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Through the Skylight
A lot or a little?
The parents' guide to what's in this book.
What parents need to know
Parents need to know that Through the Skylight is a time-travel novel that blends fantastical adventures with real facts about Venice's art, history, and geography. Author Ian Baucom sets a realistic modern family -- a mom and dad with two adopted Indian children and one biological daughter -- in a place rich in historical and cultural significance, and teaches his characters, and his readers, much about this magnificent city. Plot points involving the Crusades expose readers to harsh prejudice against Jews and Muslims, but also show the commonality between people of different beliefs and backgrounds. A few violent scenes involving fantasy creatures are bloody, and one chapter is particularly frightening. A wine-swilling faun offers comic relief.
- Parents say
- Kids say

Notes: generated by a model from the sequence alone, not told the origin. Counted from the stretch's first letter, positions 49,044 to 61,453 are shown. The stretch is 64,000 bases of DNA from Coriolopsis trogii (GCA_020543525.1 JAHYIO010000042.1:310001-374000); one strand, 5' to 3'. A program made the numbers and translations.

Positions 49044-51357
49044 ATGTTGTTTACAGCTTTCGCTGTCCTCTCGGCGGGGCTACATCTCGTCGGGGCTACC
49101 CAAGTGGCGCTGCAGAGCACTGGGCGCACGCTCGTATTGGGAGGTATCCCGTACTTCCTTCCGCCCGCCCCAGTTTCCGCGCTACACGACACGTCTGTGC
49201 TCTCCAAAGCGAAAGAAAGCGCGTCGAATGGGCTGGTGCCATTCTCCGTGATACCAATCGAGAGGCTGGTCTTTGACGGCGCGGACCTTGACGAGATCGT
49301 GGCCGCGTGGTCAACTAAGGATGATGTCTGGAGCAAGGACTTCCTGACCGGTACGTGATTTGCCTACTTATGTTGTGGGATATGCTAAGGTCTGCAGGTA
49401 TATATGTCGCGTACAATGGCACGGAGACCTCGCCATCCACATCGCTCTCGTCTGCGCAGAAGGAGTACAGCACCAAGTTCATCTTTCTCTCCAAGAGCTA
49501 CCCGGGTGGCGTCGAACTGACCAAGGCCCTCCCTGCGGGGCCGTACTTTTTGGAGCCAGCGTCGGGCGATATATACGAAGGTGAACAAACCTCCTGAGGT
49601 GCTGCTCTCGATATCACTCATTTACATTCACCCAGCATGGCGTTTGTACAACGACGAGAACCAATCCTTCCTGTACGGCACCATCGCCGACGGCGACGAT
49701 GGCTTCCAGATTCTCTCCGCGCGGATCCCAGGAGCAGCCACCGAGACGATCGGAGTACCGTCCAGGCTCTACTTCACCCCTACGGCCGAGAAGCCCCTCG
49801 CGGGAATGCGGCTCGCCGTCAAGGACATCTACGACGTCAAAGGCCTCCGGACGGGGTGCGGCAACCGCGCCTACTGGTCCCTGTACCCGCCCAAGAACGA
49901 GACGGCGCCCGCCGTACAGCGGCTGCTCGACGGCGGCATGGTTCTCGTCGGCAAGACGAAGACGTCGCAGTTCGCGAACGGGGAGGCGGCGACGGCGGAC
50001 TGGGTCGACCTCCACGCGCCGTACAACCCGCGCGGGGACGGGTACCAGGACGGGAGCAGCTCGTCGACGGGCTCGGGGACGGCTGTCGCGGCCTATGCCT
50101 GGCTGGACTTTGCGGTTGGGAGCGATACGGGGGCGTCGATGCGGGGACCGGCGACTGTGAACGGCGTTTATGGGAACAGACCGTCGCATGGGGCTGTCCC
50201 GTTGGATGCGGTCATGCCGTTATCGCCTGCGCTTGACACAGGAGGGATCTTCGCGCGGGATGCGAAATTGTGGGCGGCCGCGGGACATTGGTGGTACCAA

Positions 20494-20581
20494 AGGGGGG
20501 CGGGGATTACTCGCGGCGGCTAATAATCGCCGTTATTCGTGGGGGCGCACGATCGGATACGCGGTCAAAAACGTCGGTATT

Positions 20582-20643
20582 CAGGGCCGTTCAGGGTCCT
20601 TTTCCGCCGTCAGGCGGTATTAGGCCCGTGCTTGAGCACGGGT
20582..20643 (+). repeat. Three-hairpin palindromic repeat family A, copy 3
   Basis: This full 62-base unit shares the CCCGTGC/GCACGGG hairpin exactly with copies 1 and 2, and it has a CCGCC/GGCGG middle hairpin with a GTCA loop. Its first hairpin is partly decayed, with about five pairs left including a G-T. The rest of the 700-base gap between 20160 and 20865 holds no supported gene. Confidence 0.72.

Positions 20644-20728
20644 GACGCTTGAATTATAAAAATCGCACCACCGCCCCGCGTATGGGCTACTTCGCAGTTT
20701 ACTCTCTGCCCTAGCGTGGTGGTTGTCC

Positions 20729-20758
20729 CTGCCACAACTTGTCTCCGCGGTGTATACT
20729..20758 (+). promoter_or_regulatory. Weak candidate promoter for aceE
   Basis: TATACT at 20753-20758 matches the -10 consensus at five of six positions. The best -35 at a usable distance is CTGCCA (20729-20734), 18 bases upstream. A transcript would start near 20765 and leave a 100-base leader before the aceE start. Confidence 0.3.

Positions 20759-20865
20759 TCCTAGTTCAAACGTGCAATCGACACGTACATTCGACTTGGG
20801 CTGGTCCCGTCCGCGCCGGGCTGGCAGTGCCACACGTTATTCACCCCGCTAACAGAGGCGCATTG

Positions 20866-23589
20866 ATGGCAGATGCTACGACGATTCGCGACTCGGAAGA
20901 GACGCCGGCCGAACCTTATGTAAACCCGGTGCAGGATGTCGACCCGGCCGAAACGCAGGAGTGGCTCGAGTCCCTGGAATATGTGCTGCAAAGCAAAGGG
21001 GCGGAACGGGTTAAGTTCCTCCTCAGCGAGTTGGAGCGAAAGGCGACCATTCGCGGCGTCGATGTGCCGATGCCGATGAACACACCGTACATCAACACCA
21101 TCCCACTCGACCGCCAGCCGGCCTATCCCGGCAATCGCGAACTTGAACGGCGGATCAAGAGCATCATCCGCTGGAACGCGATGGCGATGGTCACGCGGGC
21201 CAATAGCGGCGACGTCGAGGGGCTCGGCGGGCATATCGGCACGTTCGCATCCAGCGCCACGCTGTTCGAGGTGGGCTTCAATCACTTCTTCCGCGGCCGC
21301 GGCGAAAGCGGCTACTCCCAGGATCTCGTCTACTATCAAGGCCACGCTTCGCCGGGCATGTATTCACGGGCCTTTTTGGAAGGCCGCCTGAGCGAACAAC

What's the story?
While living temporarily in Venice with their parents, siblings Jared, Shireen, and Miranda visit a bookshop, where they are given three \"treasures\" with magical powers, and an old book that holds secrets to the adventures that the treasures will unlock. The kids have to learn quickly how to control their newfound powers, because it turns out they have a mission -- to fight evil forces unleashed centuries ago.
Is it any good?
THROUGH THE SKYLIGHT is a suspenseful adventure story full of culturally and historically rich detail. Without being too heavy-handed, the book also addresses ideas of prejudice vs. commonality between people from different faiths, nationalities, and even time periods. This is a very complicated fantasy book, however, where new plot twists, rules, and obstacles are being added up to the every end, to the point where the plot can seem awkward and difficult to follow.
Talk to your kids about ...
Families can talk about how Through the Skylight blends fantasy and history. Can you think of some other books you've read that do this?
What similarities are there between the modern kids and the ones from the Middle Ages? What do the kids from these different times learn from each other?
Miranda writes a story she hopes her family will add to. Try playing this game with friends or family: Write the beginning of a story and let someone else continue ...
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Common Sense Media's unbiased ratings are created by expert reviewers and aren't influenced by the product's creators or by any of our funders, affiliates, or partners.